How to Get a Job as an English Teacher in Italy

People love Italy because of the ancient architecture and the delicious recipes passed down from generation to generation. This “old” way of life is appealing, unless of of course you are trying to find a job. Unlike in America, schools in Italy rarely advertise job positions online. In this article I will give you the best practices for finding work as an English teacher in Italy.

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1. Have your resume and cover letter translated into Italian

I used Fiverr which is a great website that allows people to offer their services at an affordable price. I paid about $15 to have my resume and cover letter translated.

2. Visit the schools in person

Many schools will not respond to emails you send them. One school I emailed my resume and cover letter to didn’t reply to my emails, but the day after I went there in person, they offered me a job.

3. Dress up . . . but not too much!

Italy is a very well-dressed country, however the typical interview outfit is a little less casual than you might wear in America. Choose an outfit that you might wear to your grandma’s house: something classy, but modest. I was advised by my Italian teacher not to wear heels, even small ones!

4. Know some key Italian phrases

One of my interviews was conducted entirely in Italian. This was a shock to me and I was lucky I had been talking Italian language courses for 3 weeks. While there was another woman in the room who spoke English, she only chimed in to translate a few key phrases here and there.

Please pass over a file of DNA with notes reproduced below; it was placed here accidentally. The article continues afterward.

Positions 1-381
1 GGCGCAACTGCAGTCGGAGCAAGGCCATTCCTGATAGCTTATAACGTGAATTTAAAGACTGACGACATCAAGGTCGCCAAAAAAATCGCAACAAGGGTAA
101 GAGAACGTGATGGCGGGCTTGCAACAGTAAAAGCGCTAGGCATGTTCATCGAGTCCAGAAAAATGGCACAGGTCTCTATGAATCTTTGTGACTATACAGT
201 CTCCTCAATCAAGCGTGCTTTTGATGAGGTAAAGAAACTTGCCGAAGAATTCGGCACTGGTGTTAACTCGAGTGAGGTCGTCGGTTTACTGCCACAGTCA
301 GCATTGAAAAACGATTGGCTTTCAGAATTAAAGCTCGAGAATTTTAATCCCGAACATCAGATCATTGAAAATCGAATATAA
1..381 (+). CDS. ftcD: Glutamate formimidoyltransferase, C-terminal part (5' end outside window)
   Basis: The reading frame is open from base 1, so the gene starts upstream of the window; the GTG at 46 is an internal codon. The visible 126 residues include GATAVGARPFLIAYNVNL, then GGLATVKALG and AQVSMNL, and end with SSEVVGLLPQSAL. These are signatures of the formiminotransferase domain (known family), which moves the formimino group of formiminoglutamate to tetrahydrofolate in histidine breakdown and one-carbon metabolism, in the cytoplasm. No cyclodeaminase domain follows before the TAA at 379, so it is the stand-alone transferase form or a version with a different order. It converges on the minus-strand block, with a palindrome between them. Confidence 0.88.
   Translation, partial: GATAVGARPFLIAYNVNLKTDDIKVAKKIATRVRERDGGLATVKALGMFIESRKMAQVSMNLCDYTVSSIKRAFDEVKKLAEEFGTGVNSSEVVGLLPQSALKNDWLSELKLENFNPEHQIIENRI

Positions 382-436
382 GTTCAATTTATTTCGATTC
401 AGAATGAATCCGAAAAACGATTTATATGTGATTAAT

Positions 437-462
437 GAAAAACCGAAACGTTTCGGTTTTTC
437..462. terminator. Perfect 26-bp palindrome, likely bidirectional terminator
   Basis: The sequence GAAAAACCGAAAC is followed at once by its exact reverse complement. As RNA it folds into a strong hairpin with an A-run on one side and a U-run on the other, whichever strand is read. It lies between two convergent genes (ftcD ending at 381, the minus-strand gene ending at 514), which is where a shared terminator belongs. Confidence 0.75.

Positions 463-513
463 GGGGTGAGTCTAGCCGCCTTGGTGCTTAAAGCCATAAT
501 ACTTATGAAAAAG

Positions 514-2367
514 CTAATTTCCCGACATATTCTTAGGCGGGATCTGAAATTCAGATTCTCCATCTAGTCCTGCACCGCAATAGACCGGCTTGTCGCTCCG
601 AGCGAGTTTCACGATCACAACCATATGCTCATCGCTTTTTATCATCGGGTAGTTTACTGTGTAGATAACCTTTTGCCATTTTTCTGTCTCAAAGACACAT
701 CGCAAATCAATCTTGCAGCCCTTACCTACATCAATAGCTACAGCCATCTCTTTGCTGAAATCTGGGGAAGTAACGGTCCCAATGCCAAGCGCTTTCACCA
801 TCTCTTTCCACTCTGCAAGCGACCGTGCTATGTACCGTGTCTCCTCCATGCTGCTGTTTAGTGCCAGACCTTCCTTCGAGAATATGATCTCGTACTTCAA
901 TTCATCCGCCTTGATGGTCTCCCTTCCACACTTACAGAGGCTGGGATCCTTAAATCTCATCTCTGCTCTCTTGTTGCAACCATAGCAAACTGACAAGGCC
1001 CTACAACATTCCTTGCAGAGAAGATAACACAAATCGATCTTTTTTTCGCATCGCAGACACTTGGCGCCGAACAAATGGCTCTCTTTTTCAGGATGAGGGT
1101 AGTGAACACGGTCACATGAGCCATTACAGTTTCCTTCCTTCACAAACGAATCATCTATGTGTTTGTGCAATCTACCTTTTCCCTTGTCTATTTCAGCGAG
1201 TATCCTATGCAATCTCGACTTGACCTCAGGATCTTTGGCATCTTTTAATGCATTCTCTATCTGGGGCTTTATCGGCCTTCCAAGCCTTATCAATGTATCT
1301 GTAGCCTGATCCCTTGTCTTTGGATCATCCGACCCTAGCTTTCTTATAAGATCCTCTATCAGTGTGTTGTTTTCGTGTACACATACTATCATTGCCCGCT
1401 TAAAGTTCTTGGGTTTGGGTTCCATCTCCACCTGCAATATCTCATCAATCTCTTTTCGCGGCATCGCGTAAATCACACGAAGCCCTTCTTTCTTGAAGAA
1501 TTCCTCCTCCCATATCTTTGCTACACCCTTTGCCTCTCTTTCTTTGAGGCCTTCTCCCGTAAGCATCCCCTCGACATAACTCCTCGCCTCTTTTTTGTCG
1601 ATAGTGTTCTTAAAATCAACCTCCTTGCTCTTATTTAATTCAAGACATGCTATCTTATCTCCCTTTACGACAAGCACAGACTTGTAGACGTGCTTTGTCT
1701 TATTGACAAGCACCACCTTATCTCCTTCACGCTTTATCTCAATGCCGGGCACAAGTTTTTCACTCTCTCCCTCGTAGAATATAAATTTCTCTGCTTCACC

5. Do not be shocked if a school does not offer to pay you “under the table”

Times are changing and it appears that Italian businesses are being more strict about who they hire. Many schools asked me to provide a codice fiscale, a “tax code” (you can read about what that is here).


Finding a job in Italy is not necessarily difficult, but make sure you are prepared. If you only send out emails, look on job boards, and don’t translate your resume, you may not receive any offers. My experience finding work as an English teacher is only reflective of Bologna, so the job search process may change depending on which city you are in.


  1. This is all such useful information. It didn’t occur to me to have my resume and cover letter translated. Duh! Maybe it would have dawned on me eventually.

    I love your blog. My husband is retiring next year and we hope to spend a few years, at least, in Italy. I am currently an ITA online student. How long will you be there? Can you stay beyond a year if you want to?

    • Thank you so much! Of course some schools are run by native English speakers so it may not be necessary, but in my case, my first boss didn’t speak English so the Italian resume and cover letter were essential! I will be here for at least a year, hopefully longer. You can stay as long as you want as long as you have a visa and have filled out the necessary paperwork.

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